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Alcohol U.—Underage Drinking at Colleges and Universities


Students face many challenges related to alcohol abuse and binge drinking on campuses all over the Nation. The Surgeon General’s Call to Action To Prevent and Reduce Underage Drinking sums up the problem of underage drinking in the college/university population this way:

Alcohol consumption by underage college students is commonplace, although it varies from campus to campus and from person to person. Indeed, many college students, as well as some parents and administrators, accept alcohol use as a normal part of student life…The negative consequences of alcohol use on college campuses are particularly serious and pervasive.”

But When Does College Drinking Really Begin?

Many young people use alcohol and engage in binge drinking before they enter college. Serious drinking problems at colleges and universities often reflect earlier use. According to one study, students who first became intoxicated prior to age 19 are more likely to be alcohol dependent and frequent heavy drinkers, to drive after drinking, and to sustain injuries that require medical attention. The earlier youth use alcohol excessively, the more at risk they become in college. Those who reach college with established patterns of binge drinking and heavy drinking are likely to continue this high-risk behavior. Read full article here

Transitional Stress

A government-supported report says that moving away from familiar networks of support and structure increases risks for underage drinking: “The transition to college involves major individual and contextual change in every domain of life; at the same time, heavy drinking and associated problems increase during this transition.” The article goes on to say that new academic demands, increased independence, and decreased access to parental support and guidance present new challenges in an environment where alcohol use and heavy drinking tend to escalate.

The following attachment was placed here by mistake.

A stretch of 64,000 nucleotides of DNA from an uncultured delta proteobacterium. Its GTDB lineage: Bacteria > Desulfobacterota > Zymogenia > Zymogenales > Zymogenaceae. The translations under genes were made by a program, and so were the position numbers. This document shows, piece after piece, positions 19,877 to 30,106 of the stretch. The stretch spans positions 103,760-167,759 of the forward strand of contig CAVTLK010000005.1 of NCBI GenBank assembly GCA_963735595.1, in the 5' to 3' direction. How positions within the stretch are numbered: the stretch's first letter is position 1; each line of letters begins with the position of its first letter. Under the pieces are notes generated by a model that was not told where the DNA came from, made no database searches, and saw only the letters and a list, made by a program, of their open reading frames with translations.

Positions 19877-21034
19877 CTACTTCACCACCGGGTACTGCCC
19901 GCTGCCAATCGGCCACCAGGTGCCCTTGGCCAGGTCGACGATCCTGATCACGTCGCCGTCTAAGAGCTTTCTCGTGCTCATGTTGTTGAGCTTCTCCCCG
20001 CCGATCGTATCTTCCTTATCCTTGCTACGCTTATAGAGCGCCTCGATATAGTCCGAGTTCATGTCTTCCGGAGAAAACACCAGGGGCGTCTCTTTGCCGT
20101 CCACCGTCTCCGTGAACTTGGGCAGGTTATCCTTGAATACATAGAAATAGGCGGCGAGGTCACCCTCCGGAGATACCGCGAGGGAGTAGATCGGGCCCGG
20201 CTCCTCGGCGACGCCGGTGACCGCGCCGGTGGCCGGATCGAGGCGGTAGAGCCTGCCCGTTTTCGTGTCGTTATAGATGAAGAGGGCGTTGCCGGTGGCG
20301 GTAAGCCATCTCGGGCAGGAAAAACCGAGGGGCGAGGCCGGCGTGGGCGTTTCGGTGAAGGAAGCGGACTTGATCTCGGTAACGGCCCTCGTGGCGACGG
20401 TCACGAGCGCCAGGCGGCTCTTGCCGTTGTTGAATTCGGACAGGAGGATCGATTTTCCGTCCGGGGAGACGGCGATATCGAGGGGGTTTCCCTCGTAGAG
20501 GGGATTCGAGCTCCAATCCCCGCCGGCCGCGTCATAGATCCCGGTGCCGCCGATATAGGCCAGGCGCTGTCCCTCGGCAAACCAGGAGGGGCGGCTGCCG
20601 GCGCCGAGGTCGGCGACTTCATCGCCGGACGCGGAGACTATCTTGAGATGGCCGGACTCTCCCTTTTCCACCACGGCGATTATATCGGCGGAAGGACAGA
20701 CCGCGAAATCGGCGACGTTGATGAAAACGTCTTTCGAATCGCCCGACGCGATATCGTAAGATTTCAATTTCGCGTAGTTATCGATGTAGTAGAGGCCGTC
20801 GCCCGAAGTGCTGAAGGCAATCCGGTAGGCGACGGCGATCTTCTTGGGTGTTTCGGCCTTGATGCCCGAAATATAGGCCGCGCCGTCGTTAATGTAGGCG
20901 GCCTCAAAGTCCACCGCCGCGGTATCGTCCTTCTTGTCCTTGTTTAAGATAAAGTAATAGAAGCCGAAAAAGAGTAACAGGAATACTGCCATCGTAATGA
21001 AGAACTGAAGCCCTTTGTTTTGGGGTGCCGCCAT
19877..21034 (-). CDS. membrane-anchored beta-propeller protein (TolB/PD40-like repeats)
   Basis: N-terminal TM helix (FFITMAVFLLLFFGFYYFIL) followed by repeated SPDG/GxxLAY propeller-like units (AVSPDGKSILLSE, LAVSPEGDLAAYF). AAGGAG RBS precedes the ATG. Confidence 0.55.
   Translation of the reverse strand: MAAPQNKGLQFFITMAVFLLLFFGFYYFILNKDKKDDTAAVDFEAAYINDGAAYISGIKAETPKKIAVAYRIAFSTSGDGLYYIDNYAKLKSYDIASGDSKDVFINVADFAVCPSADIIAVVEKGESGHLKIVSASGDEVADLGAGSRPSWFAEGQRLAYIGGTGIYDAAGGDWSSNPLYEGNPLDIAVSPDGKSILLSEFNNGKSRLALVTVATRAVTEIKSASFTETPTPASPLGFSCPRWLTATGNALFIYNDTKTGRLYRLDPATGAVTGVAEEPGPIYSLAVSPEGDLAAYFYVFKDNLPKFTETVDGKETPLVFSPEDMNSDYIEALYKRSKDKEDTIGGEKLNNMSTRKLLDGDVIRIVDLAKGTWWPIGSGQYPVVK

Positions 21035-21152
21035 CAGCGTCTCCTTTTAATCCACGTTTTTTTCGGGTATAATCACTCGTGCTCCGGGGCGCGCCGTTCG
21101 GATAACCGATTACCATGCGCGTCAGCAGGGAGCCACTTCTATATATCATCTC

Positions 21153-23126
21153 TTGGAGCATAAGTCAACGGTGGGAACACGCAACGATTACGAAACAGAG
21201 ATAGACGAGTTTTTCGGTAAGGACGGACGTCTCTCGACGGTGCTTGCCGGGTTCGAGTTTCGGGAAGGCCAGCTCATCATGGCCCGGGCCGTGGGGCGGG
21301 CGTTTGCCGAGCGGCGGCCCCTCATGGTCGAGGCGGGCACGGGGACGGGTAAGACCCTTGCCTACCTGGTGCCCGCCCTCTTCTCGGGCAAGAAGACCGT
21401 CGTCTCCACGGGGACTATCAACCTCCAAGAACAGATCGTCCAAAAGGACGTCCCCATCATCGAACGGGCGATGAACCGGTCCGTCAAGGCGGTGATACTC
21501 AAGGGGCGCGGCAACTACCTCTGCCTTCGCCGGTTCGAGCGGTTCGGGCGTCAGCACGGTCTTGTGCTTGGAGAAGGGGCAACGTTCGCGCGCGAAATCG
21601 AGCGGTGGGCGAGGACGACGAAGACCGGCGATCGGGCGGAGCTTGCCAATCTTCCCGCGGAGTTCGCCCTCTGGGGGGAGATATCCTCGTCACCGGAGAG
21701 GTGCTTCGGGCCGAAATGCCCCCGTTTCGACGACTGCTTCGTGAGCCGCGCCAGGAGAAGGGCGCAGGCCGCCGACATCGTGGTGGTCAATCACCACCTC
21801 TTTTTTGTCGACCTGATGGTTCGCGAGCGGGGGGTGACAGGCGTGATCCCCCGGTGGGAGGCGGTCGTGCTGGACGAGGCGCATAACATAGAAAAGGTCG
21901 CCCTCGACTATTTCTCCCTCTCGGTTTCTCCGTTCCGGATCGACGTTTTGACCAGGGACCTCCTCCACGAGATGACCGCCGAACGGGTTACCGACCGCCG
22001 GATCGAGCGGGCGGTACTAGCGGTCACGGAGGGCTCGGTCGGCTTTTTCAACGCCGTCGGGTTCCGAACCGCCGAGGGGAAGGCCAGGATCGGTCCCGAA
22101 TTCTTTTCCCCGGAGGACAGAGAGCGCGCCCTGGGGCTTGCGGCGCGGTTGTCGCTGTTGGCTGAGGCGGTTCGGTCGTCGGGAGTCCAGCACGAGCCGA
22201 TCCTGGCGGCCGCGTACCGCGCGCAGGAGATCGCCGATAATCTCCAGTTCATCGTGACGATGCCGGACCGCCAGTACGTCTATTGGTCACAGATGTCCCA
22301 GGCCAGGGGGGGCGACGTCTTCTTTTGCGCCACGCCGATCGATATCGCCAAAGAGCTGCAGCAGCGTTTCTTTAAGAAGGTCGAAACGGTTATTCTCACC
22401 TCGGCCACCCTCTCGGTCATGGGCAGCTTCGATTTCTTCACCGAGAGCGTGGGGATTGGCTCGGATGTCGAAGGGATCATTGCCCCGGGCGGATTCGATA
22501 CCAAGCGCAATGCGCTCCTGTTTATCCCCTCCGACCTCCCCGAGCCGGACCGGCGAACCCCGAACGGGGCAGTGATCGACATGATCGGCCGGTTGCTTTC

As underage students live and socialize with older students, drinking is modeled—including binge drinking, heavy drinking, and drinking in combination with other high risk behavior—on the behavior of their peers. In this environment, alcohol becomes more available, and norms favorable to alcohol use are solidified. The combination of underage and of-age students complicates prevention and enforcement efforts.

The Culture of College Drinking

The 1978 Hollywood movie, Animal House, and others like it reinforce several unrealistic myths, depicting higher education as a slapstick comedy awash in alcohol. Lists ranking campuses for their partying atmosphere support misperceptions about actual campus alcohol norms and obscure the consequences of excessive drinking.

College culture often promotes excessive drinking as a mainstay of social life. Groups such as fraternities and athletic groups may be settings for extreme partying where alcohol may be readily available.

Older Students Facilitate Underage Drinking

According to one study, students of legal drinking age often provide alcohol to their underage underclassmen (and women) and in settings where little or no attempt is made to prevent underage drinking. The large majority of legal-age students in a study at a Midwestern university, for example, reported that they “had provided and continue to provide alcohol to underage students.” The older students rationalized what they were doing as “safe and responsible,” since they observed certain “rules,” such as not giving alcohol to someone they knew planned to drive.